Madrid Zoo Black and white ruffed lemur: Exhibit dimension, 212.5 ft. circumference. Four animals observed (including one juvenile). Earth substrate. Large logs. Large tree stumps. Plastic ball. Attached den. Shade structure. Attached den (no access). No food or water observed. Glass and wood barrier. No Stand-off barrier.

All of the lemur exhibits are small and barren. None make use of vertical space and furnishing consists of large logs lying strewn on the ground. The concrete substrate at Zoobotanico Jerez, Seville Zoo and Castellar Zoo means that the animals cannot forage and there is no live vegetation in the cages. The trunks of trees are protected by wire mesh.

At Castellar Zoo, visitors were encouraged by a keeper to enter the exhibit to take photographs of the animals. The animals at Castellar Zoo have no shelter within the cage, which further reduces the animals’ privacy.

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Figure 157: Madrid Zoo. The Ruffed lemur exhibit with poor use of vertical space.

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6.2 Large mammal exhibits FAMILY: ELEPHANTIDAE

ELEPHANT Genus: Loxodonta (African elephant) and Elephas (Asian elephant).

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Barcelona Zoo African elephant: Sand and gravel substrate. Wire protected mature living trees. Sand mounds. Iron poles. Large rocks. Water pool (9 x 7 ft.) in one of the exhibits. Visitor viewing at two levels. No water observed. Empty hay troughs. Electric (hot) wire barrier. Stand-off barrier. One animal observed dimension,198 x 62 ft. One animal observed dimension,120 x 62 ft.

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(‘Yo

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(‘Susie’):

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Bioparc African elephant: Paddock exhibit dimension, 167.5 ft. Six animals observed. Earth and concrete substrate. Water pool. Large rocks. Artificial shade structures. Mature living trees. No food or water observed. Low wood fence and rock barrier. No stand-off barrier.

Cordoba Zoo Asian elephant: Paddock exhibit dimension, 175 x 87.5 ft. One animal observed (female). Earth substrate. Water pool (dimension, 50 ft.). Large logs. Attached den (no access). No food or water observed. Stone wall and water moat barrier. Low wood and metal fence stand-off barrier.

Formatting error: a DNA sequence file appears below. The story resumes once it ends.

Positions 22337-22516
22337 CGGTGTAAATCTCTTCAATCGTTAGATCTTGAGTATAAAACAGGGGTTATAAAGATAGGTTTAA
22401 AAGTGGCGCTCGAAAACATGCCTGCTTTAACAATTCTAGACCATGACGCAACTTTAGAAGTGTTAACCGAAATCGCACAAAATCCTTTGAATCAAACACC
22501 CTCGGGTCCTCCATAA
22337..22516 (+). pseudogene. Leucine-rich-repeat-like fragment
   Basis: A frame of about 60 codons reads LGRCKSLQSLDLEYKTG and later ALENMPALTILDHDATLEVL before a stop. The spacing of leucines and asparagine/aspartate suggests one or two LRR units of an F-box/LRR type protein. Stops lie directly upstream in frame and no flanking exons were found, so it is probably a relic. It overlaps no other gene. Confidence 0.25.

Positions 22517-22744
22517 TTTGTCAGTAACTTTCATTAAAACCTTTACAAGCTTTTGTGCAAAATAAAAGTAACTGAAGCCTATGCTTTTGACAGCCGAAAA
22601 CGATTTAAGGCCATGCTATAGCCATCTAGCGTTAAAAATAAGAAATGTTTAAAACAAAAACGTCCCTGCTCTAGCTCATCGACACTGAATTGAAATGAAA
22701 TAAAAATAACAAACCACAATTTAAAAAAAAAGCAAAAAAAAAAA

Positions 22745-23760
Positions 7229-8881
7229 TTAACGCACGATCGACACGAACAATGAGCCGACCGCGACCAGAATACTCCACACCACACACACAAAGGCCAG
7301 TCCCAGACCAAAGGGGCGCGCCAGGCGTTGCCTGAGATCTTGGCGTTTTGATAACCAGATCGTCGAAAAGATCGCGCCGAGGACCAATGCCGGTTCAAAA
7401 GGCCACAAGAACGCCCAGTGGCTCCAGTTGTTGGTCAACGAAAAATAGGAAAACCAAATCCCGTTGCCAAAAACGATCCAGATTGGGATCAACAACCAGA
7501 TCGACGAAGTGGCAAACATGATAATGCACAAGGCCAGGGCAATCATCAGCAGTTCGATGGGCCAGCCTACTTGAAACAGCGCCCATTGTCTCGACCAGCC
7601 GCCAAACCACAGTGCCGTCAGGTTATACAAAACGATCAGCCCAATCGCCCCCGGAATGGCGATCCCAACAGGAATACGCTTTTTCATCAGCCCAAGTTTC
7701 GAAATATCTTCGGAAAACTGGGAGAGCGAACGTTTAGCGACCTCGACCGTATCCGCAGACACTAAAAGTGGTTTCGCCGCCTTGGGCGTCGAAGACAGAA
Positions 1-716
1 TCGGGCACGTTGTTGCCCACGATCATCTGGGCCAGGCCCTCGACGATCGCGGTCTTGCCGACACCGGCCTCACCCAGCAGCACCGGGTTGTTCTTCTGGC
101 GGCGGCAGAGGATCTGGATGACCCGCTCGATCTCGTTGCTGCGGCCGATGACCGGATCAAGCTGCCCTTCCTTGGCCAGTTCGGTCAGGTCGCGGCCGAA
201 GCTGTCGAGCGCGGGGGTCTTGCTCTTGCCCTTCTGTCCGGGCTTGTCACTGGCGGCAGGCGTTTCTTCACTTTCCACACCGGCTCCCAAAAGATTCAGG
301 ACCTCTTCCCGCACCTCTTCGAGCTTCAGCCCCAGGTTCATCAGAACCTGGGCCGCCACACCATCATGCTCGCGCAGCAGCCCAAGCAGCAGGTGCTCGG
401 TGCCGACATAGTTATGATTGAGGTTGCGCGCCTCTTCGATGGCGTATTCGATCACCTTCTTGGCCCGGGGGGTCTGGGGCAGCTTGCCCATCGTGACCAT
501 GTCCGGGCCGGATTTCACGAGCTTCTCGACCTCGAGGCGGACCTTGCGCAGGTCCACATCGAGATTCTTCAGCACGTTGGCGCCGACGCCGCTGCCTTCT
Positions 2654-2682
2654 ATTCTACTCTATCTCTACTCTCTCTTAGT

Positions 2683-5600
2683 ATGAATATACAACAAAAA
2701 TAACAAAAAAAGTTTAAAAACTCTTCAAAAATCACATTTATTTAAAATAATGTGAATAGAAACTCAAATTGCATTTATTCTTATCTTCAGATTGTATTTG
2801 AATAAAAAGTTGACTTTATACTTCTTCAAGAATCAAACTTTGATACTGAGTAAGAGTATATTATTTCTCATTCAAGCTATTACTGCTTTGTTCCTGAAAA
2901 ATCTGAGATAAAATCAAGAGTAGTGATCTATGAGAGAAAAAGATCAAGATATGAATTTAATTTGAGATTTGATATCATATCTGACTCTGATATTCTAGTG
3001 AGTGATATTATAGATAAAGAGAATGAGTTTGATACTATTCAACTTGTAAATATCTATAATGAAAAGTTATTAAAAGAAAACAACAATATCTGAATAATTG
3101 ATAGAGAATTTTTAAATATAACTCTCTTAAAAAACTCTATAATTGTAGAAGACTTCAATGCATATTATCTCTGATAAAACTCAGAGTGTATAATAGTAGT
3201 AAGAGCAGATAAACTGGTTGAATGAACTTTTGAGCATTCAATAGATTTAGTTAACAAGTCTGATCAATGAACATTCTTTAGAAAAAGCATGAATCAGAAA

Rio Safari Park Asian Elephant: Paddock exhibit dimension, 402.5 ft. circumference. One animal observed. Sand and earth substrate. Landscape/earth mounds. Rocks. Hanging tyres. Mature living trees. Attached den (62.5 ft. in length). Water pool.

No food observed. Bar barrier. No stand-

off barrier.

Madrid Zoo Asian Elephant: Paddock exhibit dimension, 420 ft. circumference. Three animals observed. Earth substrate. Large rocks. Attached den. Water pool. No food observed. Electric fence barrier. Wood fence stand-off barrier.

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Figure 158: The Barcelona zoo African elephant exhibit.

Zoobotanico Jerez African elephant: Dry moated paddock exhibit dimension, 150 x 92.5 ft. One animal observed (female). Concrete substrate. Shallow water pool (35 x 20 ft.). Wire protected mature living trees. Attached den. No food or water observed. Electric wire and low solid wall barrier. Metal fence stand-off barrier.

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Figure 159: Cordoba Zoo exhibit holding a solitary elephant.

The elephant exhibits are far too small. There is no complexity to the environment and no provision to make for a varied habitat. No elephants have access to a pool that is large enough for them to bathe in and mitigate the effects of the summer heat.

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caged lives At Barcelona Zoo, the two elephants (‘Yo Yo’ and ‘Susie’) were observed performing abnormal behaviours, likely to be motivated by long periods of frustration and boredom in such a cramped, barren environment. ‘Yo Yo’ was also showing signs of lameness as she had an uneven gait.

At Zoobotanico Jerez, the elephant was begging for food over the low barrier, and visitors were observed climbing over it to feed the animal.

The animals do not have access to privacy areas, and visitors are able to view the animals from all sides of the exhibits.

The elephant at Zoobotanico Jerez lives in solitude, as do the elephants at Rio Safari Park and Cordoba Zoo. The elephant at Rio Safari Park (‘Babaty’) is used for performances, and according to the trainer, “prefers to live alone”.

The keepers at Cordoba Zoo informed investigators that they are looking to purchase another elephant to breed from. This is alarming as the zoo does not have the space for even one elephant.